The first time it happened, I was folding laundry.
My son was about eight weeks old. I grabbed a bright yellow onesie with the words “Cool Dude” emblazoned across the front in big red letters. In all honesty, I can’t recall where the thing came from. Probably it was one of the many, many baby items that our friends with older boys had graciously given us.
Prior to that moment, I’d never really “gotten” those funny kids’ shirts that sport messages such as “Dad Rules!” and “My Mom Rocks!” and so forth. Several years ago, when some friends got pregnant with their first child, I bought them an “Al Sharpton for President” onesie, but that’s really not the same thing. That one was legitimately humorous, on account of how babies can’t vote and don’t understand what a president is.
Anyway, as I looked at the tiny shirt, I was overcome with emotion. “He is a cool dude,” I thought, my eyes welling up ever so slightly. “Sure he’s basically a tiny creature that eats and poops and screams and sleeps most of the time, but he’s my tiny creature that eats and poops and screams and sleeps most of the time. And he’s awesome! He’s a cool dude, way cooler than any of those other dudes I know!”
It’s highly possible that I was just a little bit sleep-deprived.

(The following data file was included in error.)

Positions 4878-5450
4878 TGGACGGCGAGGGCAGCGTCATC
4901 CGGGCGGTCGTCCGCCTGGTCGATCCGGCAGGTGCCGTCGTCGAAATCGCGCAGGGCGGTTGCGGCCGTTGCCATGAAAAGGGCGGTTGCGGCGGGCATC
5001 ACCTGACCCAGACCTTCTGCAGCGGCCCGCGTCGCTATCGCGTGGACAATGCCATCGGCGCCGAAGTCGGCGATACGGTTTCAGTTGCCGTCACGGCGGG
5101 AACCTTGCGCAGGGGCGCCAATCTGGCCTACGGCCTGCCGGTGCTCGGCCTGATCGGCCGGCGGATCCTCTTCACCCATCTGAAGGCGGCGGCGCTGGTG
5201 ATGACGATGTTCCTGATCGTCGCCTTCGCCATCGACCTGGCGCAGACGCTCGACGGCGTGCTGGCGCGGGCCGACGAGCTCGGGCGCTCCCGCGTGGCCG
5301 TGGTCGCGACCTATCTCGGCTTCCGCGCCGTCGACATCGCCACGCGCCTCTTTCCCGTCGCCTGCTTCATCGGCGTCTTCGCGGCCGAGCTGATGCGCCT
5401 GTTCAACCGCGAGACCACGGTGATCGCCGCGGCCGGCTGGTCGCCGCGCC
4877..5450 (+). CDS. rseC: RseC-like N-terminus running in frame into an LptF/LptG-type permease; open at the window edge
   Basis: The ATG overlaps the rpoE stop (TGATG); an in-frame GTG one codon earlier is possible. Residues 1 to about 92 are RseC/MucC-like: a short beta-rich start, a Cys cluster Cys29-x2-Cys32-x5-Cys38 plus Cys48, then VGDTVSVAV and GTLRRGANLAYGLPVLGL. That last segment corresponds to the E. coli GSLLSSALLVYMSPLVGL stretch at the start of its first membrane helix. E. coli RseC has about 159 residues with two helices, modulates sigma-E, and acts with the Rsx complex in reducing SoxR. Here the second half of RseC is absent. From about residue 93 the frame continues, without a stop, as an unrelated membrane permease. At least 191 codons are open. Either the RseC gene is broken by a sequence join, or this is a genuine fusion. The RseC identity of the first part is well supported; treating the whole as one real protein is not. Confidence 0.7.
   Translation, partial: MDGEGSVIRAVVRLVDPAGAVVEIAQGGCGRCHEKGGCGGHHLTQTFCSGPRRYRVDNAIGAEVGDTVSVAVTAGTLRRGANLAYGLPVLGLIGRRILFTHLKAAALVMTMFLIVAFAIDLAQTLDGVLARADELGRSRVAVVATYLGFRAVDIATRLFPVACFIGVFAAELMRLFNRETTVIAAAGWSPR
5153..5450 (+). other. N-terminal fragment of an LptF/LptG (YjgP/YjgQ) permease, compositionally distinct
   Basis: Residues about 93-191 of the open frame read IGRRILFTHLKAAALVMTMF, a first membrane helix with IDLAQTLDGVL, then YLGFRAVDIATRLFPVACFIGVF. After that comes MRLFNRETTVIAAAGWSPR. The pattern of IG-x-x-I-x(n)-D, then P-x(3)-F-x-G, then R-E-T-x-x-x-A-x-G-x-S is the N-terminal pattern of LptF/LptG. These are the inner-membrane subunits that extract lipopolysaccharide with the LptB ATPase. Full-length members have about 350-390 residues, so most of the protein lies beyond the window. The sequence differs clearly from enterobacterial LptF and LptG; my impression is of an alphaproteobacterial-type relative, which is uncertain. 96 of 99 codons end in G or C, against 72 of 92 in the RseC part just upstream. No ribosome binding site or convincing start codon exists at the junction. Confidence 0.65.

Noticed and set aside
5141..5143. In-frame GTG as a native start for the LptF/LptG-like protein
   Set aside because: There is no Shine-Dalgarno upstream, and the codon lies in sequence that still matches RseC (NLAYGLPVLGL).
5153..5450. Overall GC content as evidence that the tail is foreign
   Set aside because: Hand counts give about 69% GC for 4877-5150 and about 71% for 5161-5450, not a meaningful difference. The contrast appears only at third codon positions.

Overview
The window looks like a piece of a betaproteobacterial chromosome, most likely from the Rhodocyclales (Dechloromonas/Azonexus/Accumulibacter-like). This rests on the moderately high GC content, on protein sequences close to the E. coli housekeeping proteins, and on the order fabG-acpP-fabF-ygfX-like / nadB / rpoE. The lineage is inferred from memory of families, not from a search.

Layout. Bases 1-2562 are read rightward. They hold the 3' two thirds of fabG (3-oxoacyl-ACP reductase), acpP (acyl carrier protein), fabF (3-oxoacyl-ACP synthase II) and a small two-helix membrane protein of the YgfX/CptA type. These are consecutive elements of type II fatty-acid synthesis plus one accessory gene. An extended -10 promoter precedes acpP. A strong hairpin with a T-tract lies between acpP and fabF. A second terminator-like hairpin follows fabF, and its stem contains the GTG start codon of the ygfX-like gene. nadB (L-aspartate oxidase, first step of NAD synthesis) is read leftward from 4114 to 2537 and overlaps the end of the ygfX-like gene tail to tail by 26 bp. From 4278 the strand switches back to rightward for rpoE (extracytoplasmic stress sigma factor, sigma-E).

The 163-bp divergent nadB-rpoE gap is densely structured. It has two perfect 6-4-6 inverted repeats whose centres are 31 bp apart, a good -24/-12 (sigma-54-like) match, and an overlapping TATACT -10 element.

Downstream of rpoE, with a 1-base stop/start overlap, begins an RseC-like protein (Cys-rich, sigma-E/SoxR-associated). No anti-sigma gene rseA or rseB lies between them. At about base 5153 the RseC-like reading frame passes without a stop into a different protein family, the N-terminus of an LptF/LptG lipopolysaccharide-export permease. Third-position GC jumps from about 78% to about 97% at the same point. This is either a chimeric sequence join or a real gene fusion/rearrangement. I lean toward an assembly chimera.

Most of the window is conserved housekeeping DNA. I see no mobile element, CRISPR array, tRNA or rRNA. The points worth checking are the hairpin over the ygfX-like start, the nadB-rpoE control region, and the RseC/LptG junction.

I also totally got the “My Mom Rocks!” type of baby stuff as well. It is some tough going in those early days of parenthood and you need all the encouragement you can get, even if it’s just a reminder on a T-shirt.
It was a strange new sensation, though, this feeling of pride on a level that nothing else I’ve ever done can even come close to. It’s weird, too, to love someone the way you love your child. I was blindsided by it. Obviously I knew that I’d love the little bugger, but I was utterly unprepared for the new emotional vistas I’d experience.
In those carefree, childless years of my 20s, before I got all domesticated, pretty much all I cared about was beer and pizza and going to the bar with friends and maybe hitting up the record store once a week or so. I’d get really worked up over what now seem like ridiculously inconsequential things: “Did you read what that one guy wrote about that one thing in that magazine? Uh, the nerve!” or “Man, I can’t believe they raised the price of six-packs of Old Style to $4.25!” and so forth.
Nowadays, I get excited about taking my boy to the Zoo or the Museum of Discovery or the park.
Another new thing that made me feel all proud and excited: seeing this kids’ carnival ride at Riverfest. It was a carousel with all these cute little motorcycles, and all of a sudden all I could think about was putting my son on one of those and watching him ride it, probably squealing with the sort of pure joy that only children can experience.
Similar feelings have been prompted by awesome-looking toys at Target or wherever.
I suppose you’re blind to these sorts of things when you don’t have kids. Or at least I was. But man, how I can see them now.